02 January 2010

Fly Ash?

Fly ash is frequently touted as "sustainable" and "green." It is used by manufacturers of cement and concrete products, and claim LEED credit for recycled content.

Fly ash is a by-product of the burning of coal. Once it was released into the atmosphere following combustion, it is today scrubbed from the exhaust. The srubbed fly ash is used in the manufacture of concrete and cement products, usually as a substitute for Portland cement.

Problem one: We need to stop the burning of coal altogether. The green movement and now green industry should not support the coal industry in any way, shape or form. Granted, while we wean ourselves of our dependency we will continue to make mountains of the stuff, and its use in cement redirects the material from its other potential destination, which is the landfill. However, we cannot continue to allow it to be considered green.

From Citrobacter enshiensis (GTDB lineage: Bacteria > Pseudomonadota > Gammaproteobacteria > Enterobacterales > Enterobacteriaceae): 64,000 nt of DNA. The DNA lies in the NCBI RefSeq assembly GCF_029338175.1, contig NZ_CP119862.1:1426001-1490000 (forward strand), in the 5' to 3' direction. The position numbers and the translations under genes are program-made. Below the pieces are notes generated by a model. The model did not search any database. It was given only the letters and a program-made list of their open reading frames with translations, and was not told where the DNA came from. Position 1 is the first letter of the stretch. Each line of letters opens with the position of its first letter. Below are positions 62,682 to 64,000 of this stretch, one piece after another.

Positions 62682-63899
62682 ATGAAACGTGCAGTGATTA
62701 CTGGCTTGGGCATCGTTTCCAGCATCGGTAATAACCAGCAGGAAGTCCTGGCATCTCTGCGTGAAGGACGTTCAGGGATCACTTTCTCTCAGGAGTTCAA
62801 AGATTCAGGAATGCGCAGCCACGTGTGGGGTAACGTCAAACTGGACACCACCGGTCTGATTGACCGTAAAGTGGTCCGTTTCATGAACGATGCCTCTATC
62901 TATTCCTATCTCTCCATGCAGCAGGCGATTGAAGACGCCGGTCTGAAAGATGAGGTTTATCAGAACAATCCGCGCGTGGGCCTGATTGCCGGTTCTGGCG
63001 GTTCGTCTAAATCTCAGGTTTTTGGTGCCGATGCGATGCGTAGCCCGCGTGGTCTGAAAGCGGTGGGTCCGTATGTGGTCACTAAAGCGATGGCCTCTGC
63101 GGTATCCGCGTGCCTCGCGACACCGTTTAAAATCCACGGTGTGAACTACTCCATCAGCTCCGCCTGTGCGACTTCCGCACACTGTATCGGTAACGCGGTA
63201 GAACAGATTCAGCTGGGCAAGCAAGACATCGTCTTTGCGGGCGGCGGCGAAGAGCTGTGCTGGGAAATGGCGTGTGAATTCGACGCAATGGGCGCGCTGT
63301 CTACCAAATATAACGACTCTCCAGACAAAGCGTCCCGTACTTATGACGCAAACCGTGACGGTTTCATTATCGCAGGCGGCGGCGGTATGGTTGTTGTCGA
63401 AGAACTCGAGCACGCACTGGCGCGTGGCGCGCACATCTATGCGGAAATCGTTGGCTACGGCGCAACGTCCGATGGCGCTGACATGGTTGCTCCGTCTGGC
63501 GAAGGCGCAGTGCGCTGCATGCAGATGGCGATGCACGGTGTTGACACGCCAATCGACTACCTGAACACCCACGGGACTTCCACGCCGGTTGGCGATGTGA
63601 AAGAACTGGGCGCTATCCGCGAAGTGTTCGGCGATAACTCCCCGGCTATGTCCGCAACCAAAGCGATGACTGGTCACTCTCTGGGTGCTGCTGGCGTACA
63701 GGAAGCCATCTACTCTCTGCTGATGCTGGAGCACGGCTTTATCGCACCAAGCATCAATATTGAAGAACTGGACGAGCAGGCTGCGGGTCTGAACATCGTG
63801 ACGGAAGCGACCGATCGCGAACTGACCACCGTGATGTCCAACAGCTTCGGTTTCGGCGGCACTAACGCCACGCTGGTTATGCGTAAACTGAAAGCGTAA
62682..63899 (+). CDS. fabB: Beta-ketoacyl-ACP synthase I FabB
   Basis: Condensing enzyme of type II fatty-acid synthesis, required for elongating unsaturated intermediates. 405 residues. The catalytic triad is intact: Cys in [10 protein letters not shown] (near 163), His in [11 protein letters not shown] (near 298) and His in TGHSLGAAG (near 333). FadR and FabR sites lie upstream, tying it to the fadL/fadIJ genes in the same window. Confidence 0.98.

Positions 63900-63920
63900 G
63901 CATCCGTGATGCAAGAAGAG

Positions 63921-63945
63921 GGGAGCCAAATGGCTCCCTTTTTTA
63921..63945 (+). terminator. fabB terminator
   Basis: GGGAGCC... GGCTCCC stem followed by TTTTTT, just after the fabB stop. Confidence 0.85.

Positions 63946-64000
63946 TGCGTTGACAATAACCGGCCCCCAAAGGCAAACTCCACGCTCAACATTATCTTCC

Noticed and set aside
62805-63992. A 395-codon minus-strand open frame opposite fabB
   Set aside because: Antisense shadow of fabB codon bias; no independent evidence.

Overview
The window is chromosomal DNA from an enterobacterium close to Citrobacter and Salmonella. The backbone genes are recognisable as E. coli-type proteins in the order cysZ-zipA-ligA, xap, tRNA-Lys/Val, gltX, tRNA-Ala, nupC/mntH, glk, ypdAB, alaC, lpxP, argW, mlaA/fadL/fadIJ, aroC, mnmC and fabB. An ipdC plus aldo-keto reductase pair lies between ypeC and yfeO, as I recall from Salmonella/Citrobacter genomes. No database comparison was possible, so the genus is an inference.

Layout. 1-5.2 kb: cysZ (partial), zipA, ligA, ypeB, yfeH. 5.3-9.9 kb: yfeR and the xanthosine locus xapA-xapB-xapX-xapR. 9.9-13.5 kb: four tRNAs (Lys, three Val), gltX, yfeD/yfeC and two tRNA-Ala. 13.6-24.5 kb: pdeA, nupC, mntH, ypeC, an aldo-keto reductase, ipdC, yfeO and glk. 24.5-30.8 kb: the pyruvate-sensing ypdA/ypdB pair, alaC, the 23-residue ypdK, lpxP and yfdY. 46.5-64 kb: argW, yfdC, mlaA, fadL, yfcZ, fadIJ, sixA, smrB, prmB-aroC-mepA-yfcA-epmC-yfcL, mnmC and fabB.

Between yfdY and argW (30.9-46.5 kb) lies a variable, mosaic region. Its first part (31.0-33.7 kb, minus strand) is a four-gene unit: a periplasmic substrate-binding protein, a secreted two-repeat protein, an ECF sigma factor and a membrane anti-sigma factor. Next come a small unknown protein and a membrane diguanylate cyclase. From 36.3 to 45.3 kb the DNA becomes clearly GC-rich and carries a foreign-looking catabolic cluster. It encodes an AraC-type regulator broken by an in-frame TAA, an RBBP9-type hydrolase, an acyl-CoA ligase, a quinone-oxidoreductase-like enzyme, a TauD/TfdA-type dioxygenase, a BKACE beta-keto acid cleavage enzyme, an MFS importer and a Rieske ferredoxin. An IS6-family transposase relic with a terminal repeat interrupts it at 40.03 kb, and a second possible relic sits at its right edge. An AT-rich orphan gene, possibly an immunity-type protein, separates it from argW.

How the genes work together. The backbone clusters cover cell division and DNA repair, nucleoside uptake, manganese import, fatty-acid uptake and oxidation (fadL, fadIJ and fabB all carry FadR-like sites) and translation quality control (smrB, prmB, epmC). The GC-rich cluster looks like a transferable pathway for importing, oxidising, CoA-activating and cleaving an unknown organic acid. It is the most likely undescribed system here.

Problem two: Fly ash contains significant toxic impurities, including arsenic, barium, beryllium, cadmium, chromium, cobalt, lead, strontium, thallium, vanadium. The potential health effects are currently unknown. Strontium levels are particularly high.

I understand the arguments as to why its use is a good thing. I'd rather see it in cement and concrete products than in a landfill. But to consider it green and credit it as a LEED point, giving boasting rights to the coal industry, is pure illusion.

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